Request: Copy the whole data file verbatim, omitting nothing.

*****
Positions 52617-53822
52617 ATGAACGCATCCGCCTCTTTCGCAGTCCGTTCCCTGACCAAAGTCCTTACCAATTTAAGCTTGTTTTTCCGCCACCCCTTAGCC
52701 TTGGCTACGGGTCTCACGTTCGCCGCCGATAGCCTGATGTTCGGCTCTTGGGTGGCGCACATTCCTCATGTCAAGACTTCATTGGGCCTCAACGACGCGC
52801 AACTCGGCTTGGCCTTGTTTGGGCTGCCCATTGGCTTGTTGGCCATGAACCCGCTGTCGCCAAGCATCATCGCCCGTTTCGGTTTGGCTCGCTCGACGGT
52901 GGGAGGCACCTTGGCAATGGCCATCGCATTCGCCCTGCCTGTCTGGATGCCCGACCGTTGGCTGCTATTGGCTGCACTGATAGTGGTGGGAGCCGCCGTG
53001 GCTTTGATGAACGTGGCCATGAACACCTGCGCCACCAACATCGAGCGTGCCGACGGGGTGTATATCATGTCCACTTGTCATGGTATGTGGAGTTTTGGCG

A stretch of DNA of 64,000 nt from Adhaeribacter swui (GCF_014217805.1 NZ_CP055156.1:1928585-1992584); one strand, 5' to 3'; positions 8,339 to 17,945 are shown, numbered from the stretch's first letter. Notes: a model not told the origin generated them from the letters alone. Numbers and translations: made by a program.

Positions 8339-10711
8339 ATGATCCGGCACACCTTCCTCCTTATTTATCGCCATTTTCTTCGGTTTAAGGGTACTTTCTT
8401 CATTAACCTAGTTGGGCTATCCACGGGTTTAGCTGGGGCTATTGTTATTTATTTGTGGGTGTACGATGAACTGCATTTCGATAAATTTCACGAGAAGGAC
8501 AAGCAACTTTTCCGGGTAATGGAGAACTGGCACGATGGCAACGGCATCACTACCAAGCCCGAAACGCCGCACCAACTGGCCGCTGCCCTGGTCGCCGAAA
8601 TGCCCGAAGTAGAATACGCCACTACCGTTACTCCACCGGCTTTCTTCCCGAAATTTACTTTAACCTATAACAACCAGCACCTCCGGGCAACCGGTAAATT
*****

Positions 52617-53822
52617 ATGAACGCATCCGCCTCTTTCGCAGTCCGTTCCCTGACCAAAGTCCTTACCAATTTAAGCTTGTTTTTCCGCCACCCCTTAGCC
52701 TTGGCTACGGGTCTCACGTTCGCCGCCGATAGCCTGATGTTCGGCTCTTGGGTGGCGCACATTCCTCATGTCAAGACTTCATTGGGCCTCAACGACGCGC
52801 AACTCGGCTTGGCCTTGTTTGGGCTGCCCATTGGCTTGTTGGCCATGAACCCGCTGTCGCCAAGCATCATCGCCCGTTTCGGTTTGGCTCGCTCGACGGT
52901 GGGAGGCACCTTGGCAATGGCCATCGCATTCGCCCTGCCTGTCTGGATGCCCGACCGTTGGCTGCTATTGGCTGCACTGATAGTGGTGGGAGCCGCCGTG
53001 GCTTTGATGAACGTGGCCATGAACACCTGCGCCACCAACATCGAGCGTGCCGACGGGGTGTATATCATGTCCACTTGTCATGGTATGTGGAGTTTTGGCG

A stretch of DNA of 64,000 nt from Adhaeribacter swui (GCF_014217805.1 NZ_CP055156.1:1928585-1992584); one strand, 5' to 3'; positions 8,339 to 17,945 are shown, numbered from the stretch's first letter. Notes: a model not told the origin generated them from the letters alone. Numbers and translations: made by a program.

Positions 8339-10711
8339 ATGATCCGGCACACCTTCCTCCTTATTTATCGCCATTTTCTTCGGTTTAAGGGTACTTTCTT
8401 CATTAACCTAGTTGGGCTATCCACGGGTTTAGCTGGGGCTATTGTTATTTATTTGTGGGTGTACGATGAACTGCATTTCGATAAATTTCACGAGAAGGAC
8501 AAGCAACTTTTCCGGGTAATGGAGAACTGGCACGATGGCAACGGCATCACTACCAAGCCCGAAACGCCGCACCAACTGGCCGCTGCCCTGGTCGCCGAAA
8601 TGCCCGAAGTAGAATACGCCACTACCGTTACTCCACCGGCTTTCTTCCCGAAATTTACTTTAACCTATAACAACCAGCACCTCCGGGCAACCGGTAAATT